Have you balanced your program and project portfolio? Can you say that your existing and projected portfolios are optimized in terms of responding to changing enterprise priorities and demands. Your IT organization is responsible for the cradle-to-grave portfolio process. As part of this responsibility, you need to ensure that the IT portfolio of services (whether existing or projected) meets the enterprise’s priorities and demands. This is important because it strengthens the enterprise’s capabilities system, and thus, its right to win within new and existing businesses. In this post, I will review what COBIT 5 has to say about portfolio management goals as well share their recommended portfolio management metrics.
Portfolio management goals
To improve your management of portfolio services, COBIT 5 suggests that IT organizations measure themselves explicitly against six process improvement goals:
1. An appropriate investment mix is defined and aligned with enterprise strategy. This means that investments need to focus on capabilities that “coherently” support enterprise capabilities and extend to what Booz calls the “enterprise right to win”.
Two metrics are used to measure success here:
- The percent of IT investments that have traceability to enterprise strategy
- The degree to which enterprise management is satisfied with IT’s contribution to enterprise strategy.
The first measures how well investment ties to the enterprise capability system and the second measures how well IT manages perception. This means that IT business relationship managers need to be good at telling how these things link.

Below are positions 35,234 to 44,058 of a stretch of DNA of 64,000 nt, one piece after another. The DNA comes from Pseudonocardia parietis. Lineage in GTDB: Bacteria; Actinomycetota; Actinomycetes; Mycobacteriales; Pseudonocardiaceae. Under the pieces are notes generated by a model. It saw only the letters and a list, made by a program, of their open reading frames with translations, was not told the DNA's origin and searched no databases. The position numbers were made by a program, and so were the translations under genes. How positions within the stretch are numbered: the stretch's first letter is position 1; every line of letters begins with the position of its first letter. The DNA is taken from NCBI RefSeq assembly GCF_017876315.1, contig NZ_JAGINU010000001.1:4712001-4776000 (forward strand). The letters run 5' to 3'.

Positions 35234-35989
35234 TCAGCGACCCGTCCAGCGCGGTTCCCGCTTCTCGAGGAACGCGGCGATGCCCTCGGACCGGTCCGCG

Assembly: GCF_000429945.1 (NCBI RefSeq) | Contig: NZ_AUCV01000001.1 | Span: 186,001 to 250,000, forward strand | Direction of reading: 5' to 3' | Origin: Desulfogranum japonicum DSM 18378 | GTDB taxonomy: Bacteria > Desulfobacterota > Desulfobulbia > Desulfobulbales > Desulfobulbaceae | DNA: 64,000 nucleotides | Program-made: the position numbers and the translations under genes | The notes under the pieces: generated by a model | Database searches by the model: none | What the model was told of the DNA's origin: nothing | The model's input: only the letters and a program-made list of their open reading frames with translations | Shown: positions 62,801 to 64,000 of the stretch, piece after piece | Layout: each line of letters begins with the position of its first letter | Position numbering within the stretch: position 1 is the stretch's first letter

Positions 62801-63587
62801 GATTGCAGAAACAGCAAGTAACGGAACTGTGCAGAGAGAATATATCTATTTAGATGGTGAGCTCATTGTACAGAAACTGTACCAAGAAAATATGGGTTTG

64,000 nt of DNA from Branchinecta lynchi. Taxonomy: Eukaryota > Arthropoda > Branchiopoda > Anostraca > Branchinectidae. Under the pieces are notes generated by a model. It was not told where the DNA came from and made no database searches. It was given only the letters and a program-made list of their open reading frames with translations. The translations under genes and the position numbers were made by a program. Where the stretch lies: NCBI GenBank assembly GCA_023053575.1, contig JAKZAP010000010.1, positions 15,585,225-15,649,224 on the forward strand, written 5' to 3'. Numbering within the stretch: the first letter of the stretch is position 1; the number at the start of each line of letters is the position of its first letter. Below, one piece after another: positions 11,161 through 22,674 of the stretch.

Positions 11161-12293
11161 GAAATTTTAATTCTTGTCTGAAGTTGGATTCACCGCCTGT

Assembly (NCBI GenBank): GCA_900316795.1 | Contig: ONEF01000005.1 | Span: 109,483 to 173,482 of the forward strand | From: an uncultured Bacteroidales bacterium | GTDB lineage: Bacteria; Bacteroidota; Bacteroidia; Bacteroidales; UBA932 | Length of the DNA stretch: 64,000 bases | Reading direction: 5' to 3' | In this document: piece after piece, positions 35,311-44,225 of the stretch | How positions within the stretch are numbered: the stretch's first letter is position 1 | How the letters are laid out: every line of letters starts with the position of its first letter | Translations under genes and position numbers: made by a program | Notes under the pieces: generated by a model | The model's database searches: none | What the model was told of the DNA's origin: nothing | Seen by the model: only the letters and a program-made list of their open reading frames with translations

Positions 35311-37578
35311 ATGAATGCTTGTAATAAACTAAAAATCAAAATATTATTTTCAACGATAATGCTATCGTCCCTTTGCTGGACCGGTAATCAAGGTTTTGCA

2. Sources of investment funding are identified and available. This is clearly about the quality of the planning system and what I like to call “IT predictability”. Two metrics are recommended here: the ratio between funds allocated and funds used and the ratio between funds available and funds allocated. Both of these go after IT’s ability to manage investments.
3. Program business cases are evaluated and prioritized before funds are allocated. Wow, imagine what it would be like if this was not the case? Prioritization needs to happen before one dollar is spent. One metric is recommended here: the percent of business units involved in the evaluation and prioritization process. Clearly, IT needs to involve its business customers; otherwise requirements and priorities will only be guesses.
4. A comprehensive and accurate view of the investment portfolio performance exists. IT needs to holistically evaluate and show the value of its portfolio. The level of satisfaction with portfolio monitoring reports lets you know if this is the case.
5. Investment program changes are reflected in the relevant services, asset and resource portfolios. Investment needs to tie back to capabilities, services, assets and resources. Resource levels need to reflect these priorities. Clearly, this fits with improving the “right to win”. I recommend reviewing the percent of changes from investment program reflected in the relevant IT priorities to obtain this metric. This means that as priorities change, the appropriate change in IT investment is made.
6. Benefits have been realized due to benefit monitoring. I believe if investment is tied to the enterprise capabilities system, benefits become easy to judge. I recommend studying the percent of investments where realized benefits have been measured and compared to business cases to determine success.
So where should you start?
Once again, my suggestion is that you start where the most immediate value can be driven. But if it were up to just me, I would start by showing an appropriate investment mix as defined and aligned with enterprise strategy. What do you think? I would love to hear back from you. Feel free to reach out to me in the comments section below.
Solution page: HP Project and Portfolio Management
Value Stream: Requirement to Deploy
Article source: HP PPM Blog